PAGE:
Report: The Nature of the Digital Divide will Change – 2017 Global Internet Report

2017 Global Internet Report

2017 Global Internet ReportThe Internet Society (ISOC) was founded more than two and half decades ago. The global society, which operates on a non-profit front has tens of organizational members, was established to manage several internet-related standards in education, access as well as policy. In its existence, ISOC has been tasked to support and promote associations such as the Internet Research Task Force. Primarily, the foundation is dedicated to the activities for the internet model and contributes to the decision making process. Also, ISOC is responsible for promoting internet governance and so much more.

A couple of days ago, ISOC released a maiden report that has a lot of pointers about the future of the Internet. Dubbed “Paths to our Digital Future,” the report explains how the Internet has helped shape the world by improving lives in multiple ways. Such a profound development is manifested by connections between computers over the globe, a feat that has occurred fast in the past half a century. Over that time, new and robust devices have been developed to harness the power of connectivity that has given us functionalities that have surpassed the industry’s expectations.

In the 2017 Global Internet Report are several forces that have built the Internet to its current form. Such forces include Artificial Intelligence (AI) and cyber threats, Internet of Things (IoT) as well as Internet Standards. Equally critical is the inclusion and elevated role of the government. Collectively, these forces are explored in the report and how they will influence critical areas like personal freedom and rights, the media and society, to mention a few.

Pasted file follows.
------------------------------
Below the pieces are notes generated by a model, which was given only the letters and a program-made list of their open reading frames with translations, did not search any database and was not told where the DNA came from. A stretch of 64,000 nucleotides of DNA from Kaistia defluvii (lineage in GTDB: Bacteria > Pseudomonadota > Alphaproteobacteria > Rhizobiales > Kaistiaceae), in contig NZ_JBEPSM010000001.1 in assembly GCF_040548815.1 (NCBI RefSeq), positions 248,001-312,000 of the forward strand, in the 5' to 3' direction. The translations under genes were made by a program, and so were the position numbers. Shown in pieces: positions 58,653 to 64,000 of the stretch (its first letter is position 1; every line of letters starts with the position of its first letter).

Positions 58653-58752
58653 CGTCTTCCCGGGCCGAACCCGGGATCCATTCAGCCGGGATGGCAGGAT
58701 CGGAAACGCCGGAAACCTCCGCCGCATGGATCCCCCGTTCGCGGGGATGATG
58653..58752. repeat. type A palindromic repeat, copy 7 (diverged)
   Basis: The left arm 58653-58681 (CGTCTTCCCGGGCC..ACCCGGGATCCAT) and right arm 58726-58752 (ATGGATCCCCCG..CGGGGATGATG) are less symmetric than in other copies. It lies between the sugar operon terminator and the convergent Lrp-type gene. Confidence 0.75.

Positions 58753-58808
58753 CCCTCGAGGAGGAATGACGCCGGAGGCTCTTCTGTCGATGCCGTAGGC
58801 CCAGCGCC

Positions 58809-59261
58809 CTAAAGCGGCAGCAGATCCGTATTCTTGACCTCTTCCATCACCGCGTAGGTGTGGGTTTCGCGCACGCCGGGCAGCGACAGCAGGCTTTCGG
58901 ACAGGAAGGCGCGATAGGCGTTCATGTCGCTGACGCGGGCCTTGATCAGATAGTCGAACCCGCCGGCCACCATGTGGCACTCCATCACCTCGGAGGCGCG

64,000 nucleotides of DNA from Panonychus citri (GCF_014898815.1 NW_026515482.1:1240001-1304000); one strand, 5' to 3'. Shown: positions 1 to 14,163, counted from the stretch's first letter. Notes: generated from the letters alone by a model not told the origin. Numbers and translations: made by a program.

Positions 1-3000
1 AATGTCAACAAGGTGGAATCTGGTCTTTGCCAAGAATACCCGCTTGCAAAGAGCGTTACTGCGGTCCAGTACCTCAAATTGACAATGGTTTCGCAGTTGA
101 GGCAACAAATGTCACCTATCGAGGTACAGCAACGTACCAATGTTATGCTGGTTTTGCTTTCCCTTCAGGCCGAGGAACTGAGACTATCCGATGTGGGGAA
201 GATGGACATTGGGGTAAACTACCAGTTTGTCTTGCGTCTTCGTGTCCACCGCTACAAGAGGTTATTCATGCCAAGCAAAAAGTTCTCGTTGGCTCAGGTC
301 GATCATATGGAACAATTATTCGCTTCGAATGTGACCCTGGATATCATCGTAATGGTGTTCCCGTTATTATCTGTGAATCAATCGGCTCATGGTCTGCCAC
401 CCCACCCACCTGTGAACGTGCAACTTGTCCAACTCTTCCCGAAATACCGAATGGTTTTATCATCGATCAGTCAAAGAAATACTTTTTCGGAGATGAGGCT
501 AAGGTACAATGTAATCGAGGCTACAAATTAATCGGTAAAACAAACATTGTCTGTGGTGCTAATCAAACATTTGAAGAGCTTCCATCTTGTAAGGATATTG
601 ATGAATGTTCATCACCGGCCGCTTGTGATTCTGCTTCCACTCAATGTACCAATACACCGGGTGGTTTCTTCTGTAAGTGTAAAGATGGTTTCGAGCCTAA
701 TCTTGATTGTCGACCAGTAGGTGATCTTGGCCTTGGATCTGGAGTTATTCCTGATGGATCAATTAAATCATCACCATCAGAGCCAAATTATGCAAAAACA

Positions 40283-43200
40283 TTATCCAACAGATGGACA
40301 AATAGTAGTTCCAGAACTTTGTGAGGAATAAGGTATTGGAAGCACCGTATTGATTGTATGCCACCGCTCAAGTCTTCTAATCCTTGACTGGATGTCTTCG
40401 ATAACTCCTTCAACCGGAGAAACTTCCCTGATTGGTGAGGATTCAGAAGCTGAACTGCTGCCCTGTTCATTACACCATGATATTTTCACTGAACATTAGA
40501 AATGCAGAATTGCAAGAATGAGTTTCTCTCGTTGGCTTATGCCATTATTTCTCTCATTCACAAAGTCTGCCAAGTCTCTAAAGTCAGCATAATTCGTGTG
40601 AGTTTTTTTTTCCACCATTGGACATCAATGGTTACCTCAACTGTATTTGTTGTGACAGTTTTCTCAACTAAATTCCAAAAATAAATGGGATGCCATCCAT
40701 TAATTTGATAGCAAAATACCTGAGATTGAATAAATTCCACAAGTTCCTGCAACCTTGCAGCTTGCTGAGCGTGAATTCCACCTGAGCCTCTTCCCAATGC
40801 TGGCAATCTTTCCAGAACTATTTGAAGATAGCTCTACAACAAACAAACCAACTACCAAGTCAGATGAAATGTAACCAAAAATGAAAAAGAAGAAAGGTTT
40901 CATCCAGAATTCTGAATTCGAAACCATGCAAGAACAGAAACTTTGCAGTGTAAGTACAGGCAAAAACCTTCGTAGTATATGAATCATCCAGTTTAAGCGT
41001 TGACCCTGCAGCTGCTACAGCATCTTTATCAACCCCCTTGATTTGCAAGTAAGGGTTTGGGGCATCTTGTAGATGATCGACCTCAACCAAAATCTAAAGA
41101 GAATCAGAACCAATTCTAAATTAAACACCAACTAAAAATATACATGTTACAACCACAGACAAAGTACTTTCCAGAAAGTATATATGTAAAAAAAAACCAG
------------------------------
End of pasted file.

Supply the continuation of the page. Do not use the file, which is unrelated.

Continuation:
In summary, the report has arrived at some key findings. Firstly, while IoT and AI are beneficial in many forms, their development could lead to what is termed as a ‘surveillance society.’ Ideally, there are serious ethical issues that spring from their use, including chances of collecting personal information. If strict guidelines are not put in place, such information may be used inappropriately (or is it happening?). Secondly, the report discusses increased security concerns that could undermine personal freedoms and rights. Well, cybersecurity issues are on the rise, and this mounts pressure on institutions and governing bodies to make decisions that could undermine the openness of global governance of the Internet. However, optimism is intact as young users especially in developing countries believe that they will use the Internet to improve the quality of their lives. Lastly, the report points out that the nature of the digital divide will shift as the Internet revolutionizes the global economy. This means that the digital divide will broaden its turf as it won’t be just about access to the web, but about the gap between economic opportunities available to some and not to others.

“Our extensive research clearly shows that just as when the Internet Society was founded 25 years ago, people believe that the Internet’s core values still remain valid – that it must be global, open, secure, and used for the benefit of the people everywhere in the world,” says Sally Wentworth, Vice President of Global Policy for the Internet Society.

“We found that people share a sense of booth optimism and disillusionment for the Internet’s future in equal measure. While there are not guarantees of what lies ahead, we know that humanity must be at the center of tomorrow’s Internet. the Internet must continue to benefit people and create new social and economic possibilities to fulfill the premise on which it was built. We shall heed the warnings in this report and begin to take actions today that will help to keep the Internet working for everyone, everywhere far into the future,” adds Wentworth.

To counter some of these issues, the report outlines a couple of recommendations, including one that suggests that human values have to spearhead technical development and use.

You can read the full report here.